The other day I found a weird confluence of styles that signal a bit of a change in the entertainment business. The first is South Park — now 15 years old — and the attitude of its creators toward Hollywood and other people they lampoon. To put it bluntly, their attitude is summed up in these two words: “F*ck you.” That was pretty clear from the documentary I watched on the making of South Park. In short, Trey Parker and Matt Stone do not care about what you or society at large thinks about their antics. They just want to make stuff that’s funny. It may not be funny to everyone, but as long as it’s funny to them, that’s all that counts. The middle-finger salute approach to their projects is, however, more than just being irreverent, gross, or sexually explicit. The do weave commentary into their work, but it’s all built around going for the laugh — no matter how shocking.
In a way, Parker and Stone are an embodiment of the Internet culture before the Internet culture existed like it does now. Think about what makes for the most popular YouTube clips, Facebook posts, Tweets, and even blog posts…they all go for something that shocks, is reveling, or funny. Guess why South Park is still popular? Because they can consistently deliver a show that revolves around these three things.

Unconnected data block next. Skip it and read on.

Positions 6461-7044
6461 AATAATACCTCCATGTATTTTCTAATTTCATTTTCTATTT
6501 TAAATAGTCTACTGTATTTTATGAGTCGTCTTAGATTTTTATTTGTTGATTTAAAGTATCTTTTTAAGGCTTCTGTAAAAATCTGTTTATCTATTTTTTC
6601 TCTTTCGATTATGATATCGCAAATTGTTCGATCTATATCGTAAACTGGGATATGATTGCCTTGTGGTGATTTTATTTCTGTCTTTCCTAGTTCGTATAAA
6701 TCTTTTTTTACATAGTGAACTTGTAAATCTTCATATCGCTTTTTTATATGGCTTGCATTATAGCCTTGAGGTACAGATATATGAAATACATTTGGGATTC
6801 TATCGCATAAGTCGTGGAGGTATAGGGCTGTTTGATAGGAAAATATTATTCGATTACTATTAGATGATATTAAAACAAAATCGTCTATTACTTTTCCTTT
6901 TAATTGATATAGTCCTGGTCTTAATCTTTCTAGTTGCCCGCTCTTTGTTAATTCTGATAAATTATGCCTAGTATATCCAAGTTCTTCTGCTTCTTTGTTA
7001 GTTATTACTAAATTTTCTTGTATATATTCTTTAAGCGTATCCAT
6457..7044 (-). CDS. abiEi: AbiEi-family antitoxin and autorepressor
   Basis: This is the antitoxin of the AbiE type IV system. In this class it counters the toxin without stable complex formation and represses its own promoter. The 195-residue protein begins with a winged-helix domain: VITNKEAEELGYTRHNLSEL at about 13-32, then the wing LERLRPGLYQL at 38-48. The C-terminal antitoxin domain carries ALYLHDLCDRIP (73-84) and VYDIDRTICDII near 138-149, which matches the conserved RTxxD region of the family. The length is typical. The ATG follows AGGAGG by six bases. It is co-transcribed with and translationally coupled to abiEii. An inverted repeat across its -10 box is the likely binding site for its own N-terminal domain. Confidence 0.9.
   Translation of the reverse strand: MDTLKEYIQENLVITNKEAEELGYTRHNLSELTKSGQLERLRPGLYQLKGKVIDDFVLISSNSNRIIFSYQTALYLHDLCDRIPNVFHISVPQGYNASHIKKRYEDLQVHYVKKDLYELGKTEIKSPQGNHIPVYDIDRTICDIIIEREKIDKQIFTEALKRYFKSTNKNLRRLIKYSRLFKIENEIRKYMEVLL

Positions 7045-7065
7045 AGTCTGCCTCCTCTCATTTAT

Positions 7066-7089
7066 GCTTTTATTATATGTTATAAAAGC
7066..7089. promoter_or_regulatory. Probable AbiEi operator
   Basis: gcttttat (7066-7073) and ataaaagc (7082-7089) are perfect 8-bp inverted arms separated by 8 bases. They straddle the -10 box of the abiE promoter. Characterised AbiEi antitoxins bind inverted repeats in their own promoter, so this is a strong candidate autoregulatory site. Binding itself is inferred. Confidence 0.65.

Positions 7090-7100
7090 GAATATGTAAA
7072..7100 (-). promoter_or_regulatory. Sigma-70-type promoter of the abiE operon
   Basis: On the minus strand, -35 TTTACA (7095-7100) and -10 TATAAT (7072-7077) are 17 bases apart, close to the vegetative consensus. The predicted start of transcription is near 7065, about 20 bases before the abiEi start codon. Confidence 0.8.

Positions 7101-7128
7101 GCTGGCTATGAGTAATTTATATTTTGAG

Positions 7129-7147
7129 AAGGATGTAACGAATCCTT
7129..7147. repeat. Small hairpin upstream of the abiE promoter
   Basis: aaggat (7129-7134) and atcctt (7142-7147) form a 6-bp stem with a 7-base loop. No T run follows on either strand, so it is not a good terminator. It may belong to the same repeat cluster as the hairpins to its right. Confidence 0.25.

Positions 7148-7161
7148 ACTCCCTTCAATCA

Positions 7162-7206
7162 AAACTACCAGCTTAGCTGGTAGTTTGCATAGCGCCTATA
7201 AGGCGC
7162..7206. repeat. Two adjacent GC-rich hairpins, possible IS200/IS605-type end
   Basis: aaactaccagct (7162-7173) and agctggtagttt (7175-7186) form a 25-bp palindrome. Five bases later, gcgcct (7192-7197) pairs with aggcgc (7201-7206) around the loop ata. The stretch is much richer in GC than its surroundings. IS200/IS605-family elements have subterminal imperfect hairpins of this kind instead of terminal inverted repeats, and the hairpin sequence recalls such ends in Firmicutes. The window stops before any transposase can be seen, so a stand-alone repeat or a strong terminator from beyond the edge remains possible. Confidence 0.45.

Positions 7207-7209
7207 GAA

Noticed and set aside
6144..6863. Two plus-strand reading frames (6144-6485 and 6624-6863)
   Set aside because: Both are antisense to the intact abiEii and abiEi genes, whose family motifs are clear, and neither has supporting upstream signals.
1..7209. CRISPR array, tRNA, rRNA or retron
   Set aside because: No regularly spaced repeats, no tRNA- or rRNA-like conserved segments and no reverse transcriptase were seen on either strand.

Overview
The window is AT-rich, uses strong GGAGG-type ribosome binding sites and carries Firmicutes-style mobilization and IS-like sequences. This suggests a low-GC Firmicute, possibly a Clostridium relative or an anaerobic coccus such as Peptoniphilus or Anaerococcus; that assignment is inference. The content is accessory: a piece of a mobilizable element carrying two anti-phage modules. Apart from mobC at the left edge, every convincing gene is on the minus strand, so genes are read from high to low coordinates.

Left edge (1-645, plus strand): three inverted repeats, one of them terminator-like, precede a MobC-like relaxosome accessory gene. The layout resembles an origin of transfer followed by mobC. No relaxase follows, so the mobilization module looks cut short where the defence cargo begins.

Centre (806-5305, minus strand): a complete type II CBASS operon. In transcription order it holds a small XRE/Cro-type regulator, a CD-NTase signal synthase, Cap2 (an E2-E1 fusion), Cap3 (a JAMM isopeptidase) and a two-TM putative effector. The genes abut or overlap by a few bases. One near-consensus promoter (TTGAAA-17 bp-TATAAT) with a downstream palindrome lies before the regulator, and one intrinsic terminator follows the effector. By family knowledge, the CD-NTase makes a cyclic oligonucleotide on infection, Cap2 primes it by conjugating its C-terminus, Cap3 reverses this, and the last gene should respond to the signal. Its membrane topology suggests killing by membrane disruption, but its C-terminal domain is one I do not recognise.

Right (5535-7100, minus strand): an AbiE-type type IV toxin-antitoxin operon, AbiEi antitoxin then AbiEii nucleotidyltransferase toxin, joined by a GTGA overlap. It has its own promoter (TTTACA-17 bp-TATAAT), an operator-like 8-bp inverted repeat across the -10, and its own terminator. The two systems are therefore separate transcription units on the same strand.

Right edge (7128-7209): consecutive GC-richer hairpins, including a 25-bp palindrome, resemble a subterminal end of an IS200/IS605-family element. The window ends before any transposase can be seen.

The second phenomenon is Jenna Marbles — who was profiled in The New York Times. She’s solely a YouTube star who makes weekly videos that lampoons celebrities, herself, and anything else that makes her laugh. She reveals a lot about her personal life on these clips and does so in a way where she’s not shy about swearing or talking about things that teenage girls think about, but many rarely articulate. Yes, it’s all very interior, but she’s also funny and often shocking. Plus she’s adheres to the Stone/Parker schedule: deliver a show/video each week. Consistency in your brand is always a good thing, and many wannabe stars or creators will go for the shock to get attention, build a fan base, and monetize their content. Then, once they achieve a certain level of success, they often sell out, go for the money, water down their content, sometimes alienate their core audience and could potentially lose it all. For them, it’s their career. For Marbles and the creators of South Park, I get the feeling that they would do what they do even if they couldn’t make money doing it. Their fans know this and that’s what they love about them: they are authentic in what they do.
Now, not everyone in entertainment can be like Jenna Marbles and Parker and Stone. Their brand of humor appeals to a niche — but a sizable one. Being authentic and passionate in your interests may not net you a large audience, but for those who are fans of your work, they will bond with you over their love of what you create.
If you want to watch 6 Day to Air: The Making of South Park, you can below.